Whether wrapping up your business before you retire has always been your goal, or if circumstances have pushed you into retirement, you will want tools in place so you can distribute or sell your business assets in a timely fashion. Having professionals in place to help you value your business for sale to the next generation, or brokers lined up to break it down and piece it out, will save you a lot of psychological stress and emotional upheaval. Your focus needs to be on taking care of your spouse and your descendants.
Protect Personal Assets
If your spouse is still alive, make sure that your insurance payouts, your home, and any cash or stock you have in your name will go directly as directed to the next of kin. While it can be an excellent idea to make a plan including a will and setting up a plan with a probate attorney, there are many documents you can take care of in the early stages of your retirement to protect your spouse and your kids. If you are looking for an attorney make sure to look for one in your area to help with any state laws. For example, if you live in Texas you might search for a Houston probate attorney. They should be able to help with making sure your estate is in order.
Get a Business Valuation
A quality business valuation will include much more than your buildings and manufacturing equipment. If you know you’re going to retire and others on your executive team are interested in buying you out, then you need to start backing away as soon as possible. If you’re an expert in your field or are a known authority, make sure that you let the business community and your industry leaders know that the next generation is on its way up and ready to go to work. If your buyer is already in-house, consider handing over the reins and working as a consultant as they become the face of the business. Unless your goal is to break up the business and sell off the assets, do what you can to support the new leadership team.
A Word About Financing
It may be tempting to take payments from the new owners as they gain ownership of the business and as you phase out. Unless you don’t need these payments, try your best not to do this. If they fail, you’ll wind up on the hook for the business. Any damage they did to the brand will be yours to handle. If you wind up foreclosing on buildings, storage facilities, or manufacturing equipment, you will become a business owner again. Work with the new owners to do provide as much help as possible to successfully launch. Consider financing some of the tangible assets; it will gain you monthly income and give them the flexibility of private debt. But don’t finance the whole business.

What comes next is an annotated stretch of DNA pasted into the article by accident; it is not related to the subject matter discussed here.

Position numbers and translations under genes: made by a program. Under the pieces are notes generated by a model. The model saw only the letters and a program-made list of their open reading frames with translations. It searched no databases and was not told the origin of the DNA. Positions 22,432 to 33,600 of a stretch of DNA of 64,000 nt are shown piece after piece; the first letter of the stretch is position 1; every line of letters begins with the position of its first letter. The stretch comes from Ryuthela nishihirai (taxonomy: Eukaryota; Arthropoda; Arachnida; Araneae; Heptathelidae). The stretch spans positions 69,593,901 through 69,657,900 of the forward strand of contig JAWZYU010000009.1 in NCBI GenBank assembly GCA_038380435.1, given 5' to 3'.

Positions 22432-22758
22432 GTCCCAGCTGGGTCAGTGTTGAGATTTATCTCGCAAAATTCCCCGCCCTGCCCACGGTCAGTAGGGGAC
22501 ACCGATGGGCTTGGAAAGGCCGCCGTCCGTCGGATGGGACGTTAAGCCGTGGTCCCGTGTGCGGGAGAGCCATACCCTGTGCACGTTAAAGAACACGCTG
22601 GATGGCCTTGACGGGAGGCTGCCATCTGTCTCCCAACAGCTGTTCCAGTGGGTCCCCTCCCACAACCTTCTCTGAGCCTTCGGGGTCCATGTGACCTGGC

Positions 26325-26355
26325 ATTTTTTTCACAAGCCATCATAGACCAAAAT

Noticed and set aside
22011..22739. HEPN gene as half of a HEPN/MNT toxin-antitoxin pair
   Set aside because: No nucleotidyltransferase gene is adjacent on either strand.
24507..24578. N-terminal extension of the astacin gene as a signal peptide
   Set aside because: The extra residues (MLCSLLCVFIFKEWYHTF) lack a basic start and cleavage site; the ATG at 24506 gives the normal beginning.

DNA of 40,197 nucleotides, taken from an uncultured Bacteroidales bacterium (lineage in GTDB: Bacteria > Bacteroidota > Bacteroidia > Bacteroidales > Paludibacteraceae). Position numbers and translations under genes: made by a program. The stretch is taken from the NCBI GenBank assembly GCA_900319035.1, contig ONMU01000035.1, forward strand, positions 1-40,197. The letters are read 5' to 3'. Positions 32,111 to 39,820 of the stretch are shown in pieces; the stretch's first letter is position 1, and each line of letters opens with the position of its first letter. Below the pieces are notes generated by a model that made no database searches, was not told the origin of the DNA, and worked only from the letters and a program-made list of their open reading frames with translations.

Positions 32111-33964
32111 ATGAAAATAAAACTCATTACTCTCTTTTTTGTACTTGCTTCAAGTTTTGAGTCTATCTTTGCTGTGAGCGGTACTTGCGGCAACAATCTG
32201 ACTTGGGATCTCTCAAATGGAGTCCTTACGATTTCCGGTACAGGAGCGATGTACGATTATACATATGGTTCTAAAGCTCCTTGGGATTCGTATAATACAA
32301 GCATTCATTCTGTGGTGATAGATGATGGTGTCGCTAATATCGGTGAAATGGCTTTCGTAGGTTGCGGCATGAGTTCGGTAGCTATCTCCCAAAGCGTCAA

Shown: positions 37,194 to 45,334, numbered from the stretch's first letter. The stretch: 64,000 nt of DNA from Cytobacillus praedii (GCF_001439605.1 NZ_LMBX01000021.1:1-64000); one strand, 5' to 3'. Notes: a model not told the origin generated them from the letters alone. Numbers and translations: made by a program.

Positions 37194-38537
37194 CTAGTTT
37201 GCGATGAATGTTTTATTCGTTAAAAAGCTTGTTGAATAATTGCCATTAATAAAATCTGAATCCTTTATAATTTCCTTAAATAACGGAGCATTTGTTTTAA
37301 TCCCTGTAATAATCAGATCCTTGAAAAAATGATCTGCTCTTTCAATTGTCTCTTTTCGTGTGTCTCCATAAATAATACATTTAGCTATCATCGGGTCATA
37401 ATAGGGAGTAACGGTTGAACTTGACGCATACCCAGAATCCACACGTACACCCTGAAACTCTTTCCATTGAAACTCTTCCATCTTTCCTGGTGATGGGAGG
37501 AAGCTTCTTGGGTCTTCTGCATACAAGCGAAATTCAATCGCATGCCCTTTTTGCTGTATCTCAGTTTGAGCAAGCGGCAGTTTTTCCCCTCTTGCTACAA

Set Up a Post-Sale Schedule
If you own your own business, you may not know how to take a day off. If that worries you, transition into another schedule. Get up at the same time and work on a book, mentor another young entrepreneur, raise chickens, or pick up a volunteer gig. Retirement doesn’t have to mean doing nothing. You can work just as hard as you ever did if you want. You just don’t have to work for money anymore. Find a cause that fires you up and block out time each week to make a change. You have the ability to visualize new directions. There are many not-for-profits that would love someone with your vision to tackle a particular problem.
Don’t sign up to be on a board if you’re not a good foot soldier. Find a local agency and let them know that you’re
- good in a crisis
- great at fostering new ways of thinking
- skilled at repairing disasters
Entrepreneurial thinking is different than moving forward step-by-step. You can clear the ground when the path is too rocky for linear movement. Skip the board and offer to serve as part of the crisis team.
Your working life wasn’t like the majority of those who made it to retirement age, so your retirement can be something completely different, too. Make sure that you lay the groundwork to get a fair payout for the assets you’ve built. Do as much as possible to protect your assets for your spouse and the next generation. Connect with a probate lawyer to take care of everything else, and stay active.
Samantha Higgins is a professional writer with a passion for research, observation, and innovation. She is nurturing a growing family of twin boys in Portland, Oregon with her husband. She loves kayaking and reading creative non-fiction.